High School Genetics Curricula

Maine Barcode of Life

The Maine Barcode of Life curriculum uses DNA barcoding to identify and classify organisms based on their genetic code. Barcoding projects allow students to study the changing biodiversity within their local environment, identify native and invasive species, and investigate food fraud

IXplore provides Mobile Lab Kits and trains teachers and students how to analyze the genetic code using standard lab techniques—like DNA extraction, PCR, electrophoresis—use online bioinformatics websites, while also developing analytical skills. Examples of students publications can be found in the BOLDsystems.org database, which catalogs and tracks organisms around the globe. 

Barcoding kits are available online from Carolina Biologicals. Maine teachers can contact info@ixplorestem.org for diverse metazoan invertebrate primers or green crab primers.

DNA Barcoding Classroom Presentation

DNA Barcoding Student Worksheet

Decoding Our Pets

The Decoding Our Pets curriculum provides an opportunity for students to explore dog genes. Students investigate the DNA code of genes that control physical and behavioral traits of their dog (or a friend's) and discover whether the gene is dominant or recessive. 

IXplore provides Mobile Lab Kits and trains teachers and students how to analyze the genetic code in purebred and mixed-breed dogs. Participants gain analytical skills and expand their knowledge of complex genetics concepts. They learn how to study the genetic code using standard techniques like DNA purification, polymerase chain reaction (PCR), restriction enzyme digests, electrophoresis and bioinformatics. Contact info@ixplorestem.org for dog DNA primers.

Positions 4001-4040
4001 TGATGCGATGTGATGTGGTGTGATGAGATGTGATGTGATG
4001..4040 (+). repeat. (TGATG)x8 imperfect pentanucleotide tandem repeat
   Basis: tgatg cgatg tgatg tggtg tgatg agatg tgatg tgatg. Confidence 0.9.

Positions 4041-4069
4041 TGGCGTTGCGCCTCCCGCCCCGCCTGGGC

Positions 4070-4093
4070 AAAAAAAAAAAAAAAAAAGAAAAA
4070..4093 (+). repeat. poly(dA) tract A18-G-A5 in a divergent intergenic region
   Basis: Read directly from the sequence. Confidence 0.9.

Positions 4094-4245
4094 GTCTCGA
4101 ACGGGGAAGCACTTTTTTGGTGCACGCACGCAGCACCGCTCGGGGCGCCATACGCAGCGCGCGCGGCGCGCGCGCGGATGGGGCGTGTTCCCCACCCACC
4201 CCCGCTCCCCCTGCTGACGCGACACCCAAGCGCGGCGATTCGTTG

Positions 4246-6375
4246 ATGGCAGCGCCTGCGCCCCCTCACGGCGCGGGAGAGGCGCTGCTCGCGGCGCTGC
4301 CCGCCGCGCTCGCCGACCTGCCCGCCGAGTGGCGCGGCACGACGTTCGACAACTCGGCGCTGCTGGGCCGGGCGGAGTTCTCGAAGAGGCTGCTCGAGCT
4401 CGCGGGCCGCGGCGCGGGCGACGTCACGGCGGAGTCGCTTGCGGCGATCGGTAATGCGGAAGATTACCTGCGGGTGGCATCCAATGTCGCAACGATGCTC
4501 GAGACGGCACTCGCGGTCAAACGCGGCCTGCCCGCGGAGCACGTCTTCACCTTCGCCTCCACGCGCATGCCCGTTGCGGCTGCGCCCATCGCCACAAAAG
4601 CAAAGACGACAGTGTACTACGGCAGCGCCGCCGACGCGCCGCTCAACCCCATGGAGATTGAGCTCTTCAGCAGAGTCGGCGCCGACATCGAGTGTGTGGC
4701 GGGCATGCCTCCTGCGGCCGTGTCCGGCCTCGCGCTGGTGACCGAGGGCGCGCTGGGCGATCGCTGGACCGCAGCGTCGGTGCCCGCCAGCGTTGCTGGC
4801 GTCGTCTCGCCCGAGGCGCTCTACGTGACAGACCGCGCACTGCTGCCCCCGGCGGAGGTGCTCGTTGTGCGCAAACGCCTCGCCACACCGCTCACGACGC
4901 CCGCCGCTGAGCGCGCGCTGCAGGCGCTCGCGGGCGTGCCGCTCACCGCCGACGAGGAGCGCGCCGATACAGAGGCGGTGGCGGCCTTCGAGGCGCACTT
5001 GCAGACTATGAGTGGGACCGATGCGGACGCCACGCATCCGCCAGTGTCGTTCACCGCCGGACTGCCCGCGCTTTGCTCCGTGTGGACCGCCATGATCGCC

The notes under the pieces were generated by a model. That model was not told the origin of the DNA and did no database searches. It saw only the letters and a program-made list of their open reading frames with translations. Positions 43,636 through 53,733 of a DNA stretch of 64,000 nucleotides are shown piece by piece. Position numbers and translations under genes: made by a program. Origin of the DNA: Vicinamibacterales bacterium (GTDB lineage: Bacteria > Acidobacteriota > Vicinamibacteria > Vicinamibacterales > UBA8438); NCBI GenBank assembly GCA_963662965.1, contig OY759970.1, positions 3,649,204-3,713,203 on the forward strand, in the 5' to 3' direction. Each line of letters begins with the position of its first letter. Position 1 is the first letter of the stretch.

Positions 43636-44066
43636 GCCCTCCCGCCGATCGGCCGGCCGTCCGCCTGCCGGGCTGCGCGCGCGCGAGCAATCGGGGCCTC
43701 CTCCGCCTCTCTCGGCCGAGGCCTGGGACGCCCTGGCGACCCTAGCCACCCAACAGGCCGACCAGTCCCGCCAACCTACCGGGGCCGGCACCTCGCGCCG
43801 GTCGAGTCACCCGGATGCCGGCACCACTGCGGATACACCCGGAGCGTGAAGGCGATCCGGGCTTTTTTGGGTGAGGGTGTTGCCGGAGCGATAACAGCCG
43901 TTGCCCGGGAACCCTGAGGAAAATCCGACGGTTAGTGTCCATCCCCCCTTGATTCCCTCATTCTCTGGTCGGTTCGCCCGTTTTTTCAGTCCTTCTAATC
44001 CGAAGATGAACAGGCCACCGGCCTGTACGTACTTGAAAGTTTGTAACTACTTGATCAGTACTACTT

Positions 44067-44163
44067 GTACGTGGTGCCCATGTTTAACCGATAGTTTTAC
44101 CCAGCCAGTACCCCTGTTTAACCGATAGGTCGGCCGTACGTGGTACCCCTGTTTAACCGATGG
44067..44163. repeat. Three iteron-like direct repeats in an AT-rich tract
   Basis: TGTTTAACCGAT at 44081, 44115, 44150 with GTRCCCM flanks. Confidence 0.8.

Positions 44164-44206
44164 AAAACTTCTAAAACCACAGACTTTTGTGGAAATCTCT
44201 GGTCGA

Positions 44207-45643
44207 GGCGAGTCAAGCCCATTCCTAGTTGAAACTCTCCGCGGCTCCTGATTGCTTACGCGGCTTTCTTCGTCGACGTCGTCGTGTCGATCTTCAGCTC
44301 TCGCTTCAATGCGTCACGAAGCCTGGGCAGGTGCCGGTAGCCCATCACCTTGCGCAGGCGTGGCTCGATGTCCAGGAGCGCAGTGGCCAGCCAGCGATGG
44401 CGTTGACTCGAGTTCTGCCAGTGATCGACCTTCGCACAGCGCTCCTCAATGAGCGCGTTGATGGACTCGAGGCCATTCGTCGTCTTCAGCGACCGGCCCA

Six students from the Greater Portland high schools entered their Canis familiaris research projects in the Maine State Science Fair—a scholarship was award for one project entitled “Why does my dog eat so much?”.

eDNA Testing

Students and teachers investigate the presence of aquatic species using environmental DNA (eDNA) found in local streams, rivers, and coastal zones. Organisms shed cells that release eDNA—this can be used as a proxy for the presence of an organism. 

IXplore provides Mobile Lab Kits for classrooms and trains teachers and students how to extract eDNA from aquatic environments and use standard lab techniques—like DNA extraction, PCR, electrophoresis, and bioinformatics. Gorham High School, Baxter Academy and Yarmouth High School students used this technology to study the presence of fish species like smelt, alewife, and brown trout. This project is supported by the University of New England Marine Science Center and a Maine EPSCOR Grant.

DNA Fingerprinting

Students study a human genetic marker, called D1S80, on chromosome 1 that can help to identify an individual and solve a faux mystery "Who Owns the AirPods?".

The D1S80 locus is not a gene—instead, it’s a region of the human genome that is highly variable between unrelated individuals. It contains a 16 base pair code that repeats between 14 and 41 times and known as a VNTR (variable number tandem repeats). VNTRs are used in forensic science to identify individuals. 

Students learn standard lab techniques to genotype their D1S80 loci: like extracting DNA, PCR of the D1S80 locus, and gel electrophoresis and develop analytical skills needed for future courses and careers.